frequency indicative of the instantaneous bandwidth of the signal. Wavelets essentially t small waves or so-called wavelets to the signal at each point in time. In the case of the Morlet wavelet, these localized waves are sinusoidal in nature. The IF identied by the peak in the spectra of Fig. 8 corresponds to the frequency of the sinusoid that is a best-t at that instant in time. However, if the wave prole subtlety deviates from a simple sinusoid, it is not unreasonable to expect that additional neighboring frequencies are required to capture these deviations. Thus, at an instant in time, a wavelet instantaneous spectrum peaks at the IF or the dominant frequency, but also manifests measurable spread indicating that other frequency components are present to a lesser extent at that instant in time. The involvement of such adjacent frequencies is represented by the bandwidth measure. Thus, in the truest sense, the wavelet IF is the mean frequency and the bandwidth reects the deviation of these frequencies from this mean as they evolve in time [19].

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Fig. 10. (a) Thirty seconds of wind-generated wave surface elevation; (b) scalogram of wave data; (c) IF from wavelet phase; (d) instantaneous bandwidth estimate.

While the evolution of IF and bandwidth for a number of nonstationary and nonlinear systems is studied in more detail in [9], one example is provided here for illustration. In Fig. 10, the surface elevation of wind-generated waves mechanically simulated in a wave tank is measured. The measured data is provided in Fig. 10a and manifests narrowed peaks and widened toughs, highlighting a subtle deviation from a simple sinusoidal shape. The scalogram in Fig. 10b concentrates near 1 Hz shown by a dark band enveloped in white, but the periodic excursion of energy into the higher frequency scales indicates the presence of time-varying frequency content. From the phase-based IF estimate, in Fig. 10c, the minor modulations reveal timevariance in the local mean frequency. Further uctuations about this mean frequency are then identied in the instantaneous bandwidth in Fig. 10d, which provides a rich display of nonlinear characteristics. The periodic modulations of the bandwidth indicate a regular variation of frequencies concomitant at each instant in the signal.

3. Conclusions Just as the Fourier transform has introduced spectral analysis to the practicing engineer, current efforts are focused on ushering in a new analysis framework in the time-frequency domain, bringing innovative mathematical tools such as wavelet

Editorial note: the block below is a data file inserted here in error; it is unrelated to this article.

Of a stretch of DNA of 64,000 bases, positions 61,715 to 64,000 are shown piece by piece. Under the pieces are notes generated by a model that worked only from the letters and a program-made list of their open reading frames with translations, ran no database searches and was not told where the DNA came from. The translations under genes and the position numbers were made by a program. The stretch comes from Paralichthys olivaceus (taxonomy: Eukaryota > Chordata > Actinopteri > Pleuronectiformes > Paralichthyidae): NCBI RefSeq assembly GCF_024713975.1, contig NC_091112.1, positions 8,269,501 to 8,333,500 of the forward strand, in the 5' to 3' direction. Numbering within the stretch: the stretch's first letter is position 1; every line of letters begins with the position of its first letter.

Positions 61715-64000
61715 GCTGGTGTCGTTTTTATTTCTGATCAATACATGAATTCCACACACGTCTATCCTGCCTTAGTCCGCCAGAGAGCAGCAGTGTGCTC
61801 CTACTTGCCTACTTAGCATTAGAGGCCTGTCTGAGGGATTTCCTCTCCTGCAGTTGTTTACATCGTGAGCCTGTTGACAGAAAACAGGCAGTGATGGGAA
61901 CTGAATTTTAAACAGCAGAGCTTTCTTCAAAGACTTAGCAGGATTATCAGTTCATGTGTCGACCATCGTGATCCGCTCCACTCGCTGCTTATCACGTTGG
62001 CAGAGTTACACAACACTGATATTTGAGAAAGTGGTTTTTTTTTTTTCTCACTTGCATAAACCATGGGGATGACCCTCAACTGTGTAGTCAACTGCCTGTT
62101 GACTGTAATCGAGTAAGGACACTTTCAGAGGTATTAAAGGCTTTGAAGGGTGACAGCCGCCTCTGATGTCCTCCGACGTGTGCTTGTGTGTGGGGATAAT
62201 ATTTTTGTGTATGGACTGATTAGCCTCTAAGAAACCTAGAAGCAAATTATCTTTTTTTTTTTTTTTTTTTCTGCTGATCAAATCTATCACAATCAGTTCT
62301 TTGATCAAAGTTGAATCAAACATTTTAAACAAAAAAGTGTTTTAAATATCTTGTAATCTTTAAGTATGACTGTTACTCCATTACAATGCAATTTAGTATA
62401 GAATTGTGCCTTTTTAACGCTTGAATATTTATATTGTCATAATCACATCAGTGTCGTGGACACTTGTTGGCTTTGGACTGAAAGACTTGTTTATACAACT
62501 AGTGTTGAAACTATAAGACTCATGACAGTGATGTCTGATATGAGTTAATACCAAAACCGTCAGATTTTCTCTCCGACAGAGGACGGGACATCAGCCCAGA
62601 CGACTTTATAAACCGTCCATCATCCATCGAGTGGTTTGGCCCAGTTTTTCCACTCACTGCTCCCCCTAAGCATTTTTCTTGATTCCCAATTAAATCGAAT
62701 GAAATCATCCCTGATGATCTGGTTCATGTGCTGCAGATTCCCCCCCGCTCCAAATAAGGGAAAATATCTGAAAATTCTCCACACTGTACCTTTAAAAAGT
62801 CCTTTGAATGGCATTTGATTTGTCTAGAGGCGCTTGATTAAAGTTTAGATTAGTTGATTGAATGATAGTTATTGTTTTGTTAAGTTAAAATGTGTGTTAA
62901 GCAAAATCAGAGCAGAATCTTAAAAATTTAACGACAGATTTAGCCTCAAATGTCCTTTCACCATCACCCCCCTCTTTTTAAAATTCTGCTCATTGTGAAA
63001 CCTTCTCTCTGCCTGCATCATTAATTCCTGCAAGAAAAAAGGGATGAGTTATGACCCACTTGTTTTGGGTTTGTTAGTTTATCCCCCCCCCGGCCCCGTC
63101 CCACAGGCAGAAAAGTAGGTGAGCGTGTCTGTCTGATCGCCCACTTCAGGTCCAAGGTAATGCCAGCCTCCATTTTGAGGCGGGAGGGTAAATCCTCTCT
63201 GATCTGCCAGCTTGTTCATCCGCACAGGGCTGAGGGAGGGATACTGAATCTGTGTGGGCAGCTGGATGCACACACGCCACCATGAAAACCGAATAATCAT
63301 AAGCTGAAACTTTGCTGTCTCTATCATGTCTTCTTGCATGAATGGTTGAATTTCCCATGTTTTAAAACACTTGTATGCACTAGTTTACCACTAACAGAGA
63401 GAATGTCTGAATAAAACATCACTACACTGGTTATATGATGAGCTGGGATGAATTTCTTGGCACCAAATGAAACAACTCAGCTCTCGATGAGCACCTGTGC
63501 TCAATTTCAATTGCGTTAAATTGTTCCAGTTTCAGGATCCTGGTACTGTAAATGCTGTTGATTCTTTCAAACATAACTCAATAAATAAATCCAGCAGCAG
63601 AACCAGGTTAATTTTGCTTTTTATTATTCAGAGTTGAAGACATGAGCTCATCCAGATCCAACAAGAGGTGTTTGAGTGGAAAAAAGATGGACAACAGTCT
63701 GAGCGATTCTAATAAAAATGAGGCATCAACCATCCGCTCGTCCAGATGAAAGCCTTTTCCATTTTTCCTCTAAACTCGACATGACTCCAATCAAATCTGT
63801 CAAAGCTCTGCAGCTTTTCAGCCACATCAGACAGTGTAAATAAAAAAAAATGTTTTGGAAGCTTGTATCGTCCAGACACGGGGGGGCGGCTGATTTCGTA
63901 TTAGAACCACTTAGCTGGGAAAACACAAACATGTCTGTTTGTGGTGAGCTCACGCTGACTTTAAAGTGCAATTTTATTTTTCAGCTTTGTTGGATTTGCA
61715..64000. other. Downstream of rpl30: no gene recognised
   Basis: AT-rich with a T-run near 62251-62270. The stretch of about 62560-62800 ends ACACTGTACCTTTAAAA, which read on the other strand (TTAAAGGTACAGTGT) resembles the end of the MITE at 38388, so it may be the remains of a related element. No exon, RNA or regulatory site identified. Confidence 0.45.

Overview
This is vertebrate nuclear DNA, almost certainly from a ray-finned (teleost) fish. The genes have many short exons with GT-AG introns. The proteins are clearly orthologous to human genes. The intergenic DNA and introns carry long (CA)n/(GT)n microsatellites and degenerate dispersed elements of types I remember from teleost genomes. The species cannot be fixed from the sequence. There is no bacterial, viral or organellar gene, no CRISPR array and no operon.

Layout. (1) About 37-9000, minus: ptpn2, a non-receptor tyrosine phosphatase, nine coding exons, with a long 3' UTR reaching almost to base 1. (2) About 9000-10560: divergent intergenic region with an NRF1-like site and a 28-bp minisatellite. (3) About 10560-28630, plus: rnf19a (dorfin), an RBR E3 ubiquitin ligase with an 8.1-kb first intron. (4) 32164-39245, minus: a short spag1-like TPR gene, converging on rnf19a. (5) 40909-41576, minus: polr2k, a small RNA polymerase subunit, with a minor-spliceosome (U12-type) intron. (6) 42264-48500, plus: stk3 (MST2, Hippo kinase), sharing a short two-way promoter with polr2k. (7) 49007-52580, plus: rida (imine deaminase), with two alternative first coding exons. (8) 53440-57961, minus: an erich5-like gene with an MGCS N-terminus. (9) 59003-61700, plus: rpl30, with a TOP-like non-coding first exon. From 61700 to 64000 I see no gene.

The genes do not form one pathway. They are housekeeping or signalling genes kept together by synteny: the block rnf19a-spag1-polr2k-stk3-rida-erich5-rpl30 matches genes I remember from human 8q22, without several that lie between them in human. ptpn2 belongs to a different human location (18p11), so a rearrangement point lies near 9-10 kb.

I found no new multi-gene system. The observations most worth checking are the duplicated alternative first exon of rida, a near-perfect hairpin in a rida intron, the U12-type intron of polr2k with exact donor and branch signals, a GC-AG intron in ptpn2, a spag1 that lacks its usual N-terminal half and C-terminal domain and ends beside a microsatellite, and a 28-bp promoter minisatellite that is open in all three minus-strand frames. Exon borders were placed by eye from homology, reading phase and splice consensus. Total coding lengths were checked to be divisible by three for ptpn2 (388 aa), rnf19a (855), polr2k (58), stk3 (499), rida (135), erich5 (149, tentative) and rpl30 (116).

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transforms to practicing engineers, permitting accurate analysis without the restrictions of stationarity. The extension of wavelet transforms to the estimation of time-varying energy density permits the tracking of evolutionary characteristics in the signal and the development of measures like wavelet-based coherence to capture intermittent correlated structures in signals. Further, the wavelets dual nature, being a simultaneous transform in the time and frequency domains, can be exploited to permit the adaptation of a number of traditional system identication and analysis schemes. Despite the merits of these analyses, it should be noted that a number of processing concerns must be addressed in order to obtain reasonable results, particularly for the class of signals of relevance to Civil Engineering [911]. Though the application of wavelet transforms in Civil Engineering is in its infancy, its future shows great promise as a tool to redene the probabilistic and statistical analysis of wind effects.

Acknowledgements The authors gratefully acknowledge support from NSF Grant CMS 00-85109, the NASA Indiana Space Grant, and the Center for Applied Mathematics at the University of Notre Dame. The authors are also appreciative of the intellectual contributions of Dr. Kurtis Gurley of the University of Florida at Gainesville.

References